While I was out sick, Jessie Ren came up with an idea that we both ended up getting really excited about. She explained her thinking on her blog:
One of the first impressions I got from this school after transferring from a pretty standard university…was how irreverant, how informal, how casual this school was. It was an inviting ambience, a break from formality, a glimpse of the humor, the not-take-yourself-too-seriously vibe that art school is not usually all about. Modernist architecture still pervades itself in academia, and yes there is something cold about that. At the same time, some Louis Kahn respect can be held; respect the material. The material of this school is the history. the school building material bears the weight of its history, the modernist ideals of its time. There is something spiritual to respect about it. It’s a beautiful, unapologetic statement of “I am what I am, take it or leave it”. It’s inspiring. So much so, that why can’t the wayfinding do just that? The wayfinding should respect that. It should be a perfected form. Respect the people who occupy it? The people who labor till the early hours of the morning in the spaces, now and 40 years ago. These people are not dry, these people are brimming with creativity. They are talented, technical, ironic, cheeky, rebellious. We want to reflect that in the wayfinding.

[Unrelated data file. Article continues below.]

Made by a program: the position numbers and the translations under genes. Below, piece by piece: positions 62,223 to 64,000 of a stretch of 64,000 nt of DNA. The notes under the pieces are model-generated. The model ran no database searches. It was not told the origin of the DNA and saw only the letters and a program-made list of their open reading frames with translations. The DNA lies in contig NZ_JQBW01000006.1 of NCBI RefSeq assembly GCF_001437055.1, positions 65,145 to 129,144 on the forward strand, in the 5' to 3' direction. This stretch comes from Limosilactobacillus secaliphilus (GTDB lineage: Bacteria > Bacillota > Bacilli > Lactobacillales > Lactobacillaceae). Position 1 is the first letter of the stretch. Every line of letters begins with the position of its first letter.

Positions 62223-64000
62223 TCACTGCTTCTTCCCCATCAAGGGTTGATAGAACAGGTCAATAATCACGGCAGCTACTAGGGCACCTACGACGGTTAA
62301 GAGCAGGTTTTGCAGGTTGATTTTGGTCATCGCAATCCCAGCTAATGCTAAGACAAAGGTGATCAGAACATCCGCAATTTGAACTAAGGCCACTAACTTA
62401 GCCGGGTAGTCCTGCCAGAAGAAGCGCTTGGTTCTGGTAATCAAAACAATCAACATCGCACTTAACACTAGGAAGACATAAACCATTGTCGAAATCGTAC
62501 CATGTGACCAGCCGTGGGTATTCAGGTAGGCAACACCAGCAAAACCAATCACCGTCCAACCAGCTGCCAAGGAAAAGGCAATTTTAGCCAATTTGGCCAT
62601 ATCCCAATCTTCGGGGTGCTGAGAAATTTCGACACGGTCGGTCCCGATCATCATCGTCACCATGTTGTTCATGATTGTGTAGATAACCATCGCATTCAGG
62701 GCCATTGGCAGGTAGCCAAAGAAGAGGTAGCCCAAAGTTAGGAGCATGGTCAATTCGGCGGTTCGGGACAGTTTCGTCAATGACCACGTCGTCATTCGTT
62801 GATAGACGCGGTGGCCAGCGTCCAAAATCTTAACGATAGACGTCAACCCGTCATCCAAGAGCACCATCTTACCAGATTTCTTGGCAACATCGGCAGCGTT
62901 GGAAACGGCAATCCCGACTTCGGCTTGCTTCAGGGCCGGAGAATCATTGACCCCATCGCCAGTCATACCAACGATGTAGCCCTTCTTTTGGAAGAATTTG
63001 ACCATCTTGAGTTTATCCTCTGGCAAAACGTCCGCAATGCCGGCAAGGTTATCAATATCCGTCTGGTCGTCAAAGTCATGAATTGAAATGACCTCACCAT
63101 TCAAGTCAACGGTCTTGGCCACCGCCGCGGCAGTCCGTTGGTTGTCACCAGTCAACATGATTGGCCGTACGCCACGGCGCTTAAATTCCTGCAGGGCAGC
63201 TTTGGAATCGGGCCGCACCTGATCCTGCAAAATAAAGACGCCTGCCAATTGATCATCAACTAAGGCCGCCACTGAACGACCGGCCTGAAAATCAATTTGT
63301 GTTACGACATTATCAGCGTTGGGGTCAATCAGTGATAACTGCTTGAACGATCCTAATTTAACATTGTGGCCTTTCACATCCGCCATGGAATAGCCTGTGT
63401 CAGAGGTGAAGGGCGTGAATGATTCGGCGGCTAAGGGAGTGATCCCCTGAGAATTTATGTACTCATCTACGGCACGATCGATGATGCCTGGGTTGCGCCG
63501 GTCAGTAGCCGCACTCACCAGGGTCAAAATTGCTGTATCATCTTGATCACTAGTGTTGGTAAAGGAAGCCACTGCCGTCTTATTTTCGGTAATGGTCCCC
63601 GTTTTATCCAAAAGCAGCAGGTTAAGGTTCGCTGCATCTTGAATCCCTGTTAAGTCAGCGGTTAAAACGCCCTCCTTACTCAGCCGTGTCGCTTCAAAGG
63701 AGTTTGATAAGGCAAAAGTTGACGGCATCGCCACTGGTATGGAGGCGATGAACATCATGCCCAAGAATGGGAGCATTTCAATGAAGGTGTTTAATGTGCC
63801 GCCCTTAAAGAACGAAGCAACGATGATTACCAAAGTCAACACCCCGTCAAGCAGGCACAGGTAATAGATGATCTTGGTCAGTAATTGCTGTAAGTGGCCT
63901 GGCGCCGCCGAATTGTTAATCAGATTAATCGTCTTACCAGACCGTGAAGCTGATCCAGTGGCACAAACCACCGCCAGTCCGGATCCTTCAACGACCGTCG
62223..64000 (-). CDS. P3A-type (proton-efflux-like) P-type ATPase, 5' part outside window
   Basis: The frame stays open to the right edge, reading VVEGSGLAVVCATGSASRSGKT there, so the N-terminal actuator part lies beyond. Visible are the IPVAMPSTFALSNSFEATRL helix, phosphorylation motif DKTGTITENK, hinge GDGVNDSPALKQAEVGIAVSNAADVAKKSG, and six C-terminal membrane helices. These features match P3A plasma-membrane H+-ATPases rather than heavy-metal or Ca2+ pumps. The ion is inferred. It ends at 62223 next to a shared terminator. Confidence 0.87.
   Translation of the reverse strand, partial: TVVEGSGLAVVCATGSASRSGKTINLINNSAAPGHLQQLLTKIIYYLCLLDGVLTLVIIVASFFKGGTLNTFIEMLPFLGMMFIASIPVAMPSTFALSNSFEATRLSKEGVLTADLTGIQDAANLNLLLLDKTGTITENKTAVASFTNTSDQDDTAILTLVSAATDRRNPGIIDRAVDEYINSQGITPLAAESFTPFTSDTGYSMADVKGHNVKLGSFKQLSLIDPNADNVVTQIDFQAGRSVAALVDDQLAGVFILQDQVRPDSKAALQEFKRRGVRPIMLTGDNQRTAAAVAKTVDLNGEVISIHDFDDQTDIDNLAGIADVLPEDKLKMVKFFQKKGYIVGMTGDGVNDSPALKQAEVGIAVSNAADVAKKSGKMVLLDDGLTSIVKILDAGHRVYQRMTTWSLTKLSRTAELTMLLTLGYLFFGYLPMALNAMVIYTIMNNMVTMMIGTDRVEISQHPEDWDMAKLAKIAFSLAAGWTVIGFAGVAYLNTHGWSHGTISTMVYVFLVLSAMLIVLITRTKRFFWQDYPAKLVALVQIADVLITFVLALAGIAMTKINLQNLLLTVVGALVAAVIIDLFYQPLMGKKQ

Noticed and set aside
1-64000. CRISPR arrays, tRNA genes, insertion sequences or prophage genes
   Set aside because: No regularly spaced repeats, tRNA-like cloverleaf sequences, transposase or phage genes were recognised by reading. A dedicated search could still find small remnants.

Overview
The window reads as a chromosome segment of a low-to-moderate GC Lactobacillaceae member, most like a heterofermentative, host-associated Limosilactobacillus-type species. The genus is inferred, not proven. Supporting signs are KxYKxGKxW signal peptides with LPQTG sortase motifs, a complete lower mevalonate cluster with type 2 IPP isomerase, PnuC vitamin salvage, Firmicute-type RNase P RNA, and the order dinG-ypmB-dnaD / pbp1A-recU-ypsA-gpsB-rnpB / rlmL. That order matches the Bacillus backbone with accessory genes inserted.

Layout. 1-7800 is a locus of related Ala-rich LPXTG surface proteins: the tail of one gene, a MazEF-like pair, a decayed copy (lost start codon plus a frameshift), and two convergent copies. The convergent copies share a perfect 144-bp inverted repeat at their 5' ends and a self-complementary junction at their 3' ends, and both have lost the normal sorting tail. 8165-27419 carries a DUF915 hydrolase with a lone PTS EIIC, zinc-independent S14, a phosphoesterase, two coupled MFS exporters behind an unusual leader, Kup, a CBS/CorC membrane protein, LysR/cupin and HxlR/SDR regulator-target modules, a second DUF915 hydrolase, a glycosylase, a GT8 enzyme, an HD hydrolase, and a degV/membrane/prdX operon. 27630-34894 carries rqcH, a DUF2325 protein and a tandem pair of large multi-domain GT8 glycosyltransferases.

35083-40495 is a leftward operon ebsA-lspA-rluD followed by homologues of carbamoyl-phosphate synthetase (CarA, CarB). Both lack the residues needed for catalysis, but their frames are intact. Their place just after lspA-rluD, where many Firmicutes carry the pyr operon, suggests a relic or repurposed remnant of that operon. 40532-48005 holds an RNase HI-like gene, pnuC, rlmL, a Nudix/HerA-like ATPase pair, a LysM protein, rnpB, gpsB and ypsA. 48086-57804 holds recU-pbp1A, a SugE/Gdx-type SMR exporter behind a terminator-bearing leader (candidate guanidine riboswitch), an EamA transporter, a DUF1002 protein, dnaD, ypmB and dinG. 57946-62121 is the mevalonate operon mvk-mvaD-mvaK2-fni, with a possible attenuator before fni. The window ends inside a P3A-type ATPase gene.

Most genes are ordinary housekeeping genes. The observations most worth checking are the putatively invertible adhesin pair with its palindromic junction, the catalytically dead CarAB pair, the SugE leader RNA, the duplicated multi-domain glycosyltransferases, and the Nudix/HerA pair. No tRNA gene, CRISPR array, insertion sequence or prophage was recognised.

This still works with our original concept of appreciating the old and new aspects of the school, while finally bringing in an interesting visual language. We came up with the rounded arrow element as a reference to the school’s rounded brick walls at the corner of 44th & Warwick and 44th and Oak, as well as referencing the K in KCAI.
The arrow element (as you’ll see below) is a flexible graphic that can be used to communicate multiple messages.
old photos of kcai can be found here